Just the tonic for the rather pathetic showing the previous week, Limerick ran out 4-0 winners over Mervue in Jackman Park on Friday night, a comfortable affair from the half hour mark on.
A more straightforward line-up – the return of O’Leary and a recognised right winger – saw Limerick rise above their inequity of last week, though it did take a while to get going. A greater emphasis on a passing game, with the back line especially knocking it about with a great air of patience, saw Limerick exert much more control on proceedings, with Gaffney and Behan getting more opportunities to have an impact when the ball was played low to them, as opposed to high and lofted.
It wasn’t all good – some rudimentary mistakes were made and passing accuracy needs to improve but it was not as bad as last week. With more access to the ball the midfield was able to get more involved, and while the Galway outfit put it up to them for a while, it was a battle that Limerick were getting the better of. The forwards were working better, still finding it hard to make opportunities, but putting the pressure on.
It helped that the opposition was so poor, breaking forward on occasion in the first half but not really threatening for the most part. The red card given to Mike Elwood for a deliberate handball in the area – well deserved – was just part of Mervue’s failings when it came to defending set-pieces, Limerick’s main offensive option in the first. That card and the following ten minutes killed the game did, with Tracy’s penalty and O’Leary’s header from a wonderful toe-poked Gaffney cross ending the affair as a contest.
Mervue have a FAI Cup quarter final to be thinking about, and were engaged in damage control from that point on. Gaffney’s speed up the left in the second half was remarkable, with his own teammates struggling to catch up with him and make themselves available for his crosses. If they had, Limerick would have hit six or more. As it was, in a comfortable 45 minutes of football where they were allowed to strong together passes at will and soak up what little pressure Mervue tried to inflict, Gaffney got a beauty (the two passes in the build-up, from Behan and MacGrath, were excellent) and Behan slammed one home to put the cherry on top of another consistently good showing from him.
Both Waterford, at SD Galway, and Longford, against Wexford, got three points from the weekend leaving the table in the exact same way it was at the start of the weekend, now with only four games remaining. A break of two weeks for the top three now, owing to the FAI Cup, before they dive back into the run-in. Limerick travel to SD Galway in what should be, nominally, an easy three points, while a much bigger contest takes place between Waterford and Longford. In the event of a Limerick win and a team dropping points in that other game, that other team will probably be done in the hunt for automatic promotion. A draw favours of Limerick of course. I suspect Waterford, if Maguire is not marked out of the game, will take it.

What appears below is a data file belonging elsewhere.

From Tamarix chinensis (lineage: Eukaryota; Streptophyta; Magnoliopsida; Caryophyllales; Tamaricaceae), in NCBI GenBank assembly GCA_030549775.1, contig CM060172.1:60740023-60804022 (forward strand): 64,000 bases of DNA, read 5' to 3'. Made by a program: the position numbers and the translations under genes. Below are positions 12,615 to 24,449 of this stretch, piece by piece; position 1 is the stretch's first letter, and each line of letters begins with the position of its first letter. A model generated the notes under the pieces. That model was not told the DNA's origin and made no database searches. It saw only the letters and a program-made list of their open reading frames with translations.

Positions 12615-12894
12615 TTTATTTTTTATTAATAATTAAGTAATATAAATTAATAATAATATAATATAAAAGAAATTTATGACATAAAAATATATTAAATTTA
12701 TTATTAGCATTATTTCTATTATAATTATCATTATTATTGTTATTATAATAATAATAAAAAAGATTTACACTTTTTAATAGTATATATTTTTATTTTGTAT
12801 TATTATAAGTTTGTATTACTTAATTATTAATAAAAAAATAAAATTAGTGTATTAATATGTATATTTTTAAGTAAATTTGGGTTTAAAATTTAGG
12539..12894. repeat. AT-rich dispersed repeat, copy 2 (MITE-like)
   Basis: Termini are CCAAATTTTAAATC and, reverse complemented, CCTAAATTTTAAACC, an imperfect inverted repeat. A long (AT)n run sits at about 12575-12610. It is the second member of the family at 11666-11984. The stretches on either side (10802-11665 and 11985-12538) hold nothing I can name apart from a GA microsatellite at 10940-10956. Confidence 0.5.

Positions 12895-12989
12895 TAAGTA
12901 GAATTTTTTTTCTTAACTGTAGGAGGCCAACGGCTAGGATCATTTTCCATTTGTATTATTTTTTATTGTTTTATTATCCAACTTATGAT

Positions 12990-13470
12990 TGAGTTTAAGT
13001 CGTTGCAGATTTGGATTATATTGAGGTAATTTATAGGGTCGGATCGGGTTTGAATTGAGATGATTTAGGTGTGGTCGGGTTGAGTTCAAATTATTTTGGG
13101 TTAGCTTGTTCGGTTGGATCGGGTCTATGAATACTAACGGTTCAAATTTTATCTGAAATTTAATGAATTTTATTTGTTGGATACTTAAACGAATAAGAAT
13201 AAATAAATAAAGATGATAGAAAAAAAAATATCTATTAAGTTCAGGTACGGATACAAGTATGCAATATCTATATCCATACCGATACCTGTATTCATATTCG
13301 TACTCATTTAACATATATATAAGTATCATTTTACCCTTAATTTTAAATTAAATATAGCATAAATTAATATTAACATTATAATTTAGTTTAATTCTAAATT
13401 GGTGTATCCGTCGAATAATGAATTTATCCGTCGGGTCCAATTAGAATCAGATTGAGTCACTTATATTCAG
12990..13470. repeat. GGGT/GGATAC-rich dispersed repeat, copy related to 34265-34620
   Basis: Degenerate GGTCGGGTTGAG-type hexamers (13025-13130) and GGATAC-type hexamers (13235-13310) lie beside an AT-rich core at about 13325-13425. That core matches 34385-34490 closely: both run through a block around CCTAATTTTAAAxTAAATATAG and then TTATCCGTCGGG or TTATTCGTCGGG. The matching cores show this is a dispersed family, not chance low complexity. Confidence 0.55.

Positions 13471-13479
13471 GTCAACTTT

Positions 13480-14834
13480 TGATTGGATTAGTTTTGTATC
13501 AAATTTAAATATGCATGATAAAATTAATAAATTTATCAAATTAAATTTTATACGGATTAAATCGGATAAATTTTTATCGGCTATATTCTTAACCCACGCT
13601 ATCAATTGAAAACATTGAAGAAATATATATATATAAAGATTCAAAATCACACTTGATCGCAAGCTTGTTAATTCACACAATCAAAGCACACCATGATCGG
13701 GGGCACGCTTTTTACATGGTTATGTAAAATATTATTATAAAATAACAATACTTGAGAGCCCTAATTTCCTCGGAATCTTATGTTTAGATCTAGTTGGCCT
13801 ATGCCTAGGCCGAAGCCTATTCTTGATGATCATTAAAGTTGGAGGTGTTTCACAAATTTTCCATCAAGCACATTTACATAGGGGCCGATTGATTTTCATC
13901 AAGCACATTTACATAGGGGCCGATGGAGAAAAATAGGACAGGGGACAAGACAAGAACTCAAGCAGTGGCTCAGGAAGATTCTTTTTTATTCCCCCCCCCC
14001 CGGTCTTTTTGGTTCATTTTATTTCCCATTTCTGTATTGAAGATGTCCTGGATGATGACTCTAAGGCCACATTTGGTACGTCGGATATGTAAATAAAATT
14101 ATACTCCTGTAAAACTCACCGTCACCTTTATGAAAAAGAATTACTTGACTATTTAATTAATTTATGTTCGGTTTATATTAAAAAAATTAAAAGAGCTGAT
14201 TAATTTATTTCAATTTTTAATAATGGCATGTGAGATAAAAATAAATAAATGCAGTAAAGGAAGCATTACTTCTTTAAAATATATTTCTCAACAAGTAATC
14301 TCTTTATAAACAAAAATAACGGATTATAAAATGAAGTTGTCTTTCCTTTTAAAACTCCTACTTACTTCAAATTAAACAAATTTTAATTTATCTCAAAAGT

Up top, two things, in my eyes, came to an end at the weekend. The first was Shamrock Rovers last hopes of a title defence, as they dropped points away to Shelbourne. It is up to Drogheda and St Pats to catch Sligo now, while Kenny does everything he can to secure European football for Rovers next season.
The other is the race at the bottom, with UCD beating Dundalk, leaving Dundalk six points adrift at the foot of the table. I can’t see any possible way back for them now, with so few games left in the season and UCD on a decent run of form.
To Ireland then. My thoughts on the situation in the international camp generally can be found on Back Page Football. PO nth actual game itself I have little to add to the sea of complaining voices. The formation was haphazard, non-existent in the forward lines at times. The “hoof and hope” tactics were a total failure. The leadership on the field was non-existent for most of the game. Cox was played out of position and suffered. Keane demonstrated again why he does not work as a target man. The midfield was ineffective, largely by passed. The defence struggled against mediocre opposition, hopeless in a set-piece again. Westwood was the lone saving grace of the starting line-up, with Doyle the golden boy of the subs.
It was awful. Ireland were out-played by a minnow, pure and simple. The late late show that rescued the three points is a comfort, but only deflects from the awfulness that occurred. Ireland are struggling big time, with the tactics, player positioning and lack of drive all adding up. Germany, the team that qualifies for tournaments in a brutally efficient manner, will have little fear of us if Ireland play like this. It actually will be grimly fascinating to see how Trapattoni and Ireland approach that game in the aftermath of this.
This wasn’t Trapattoni’s Cyprus, but it was his San Marino. A horror show of a campaign beckons.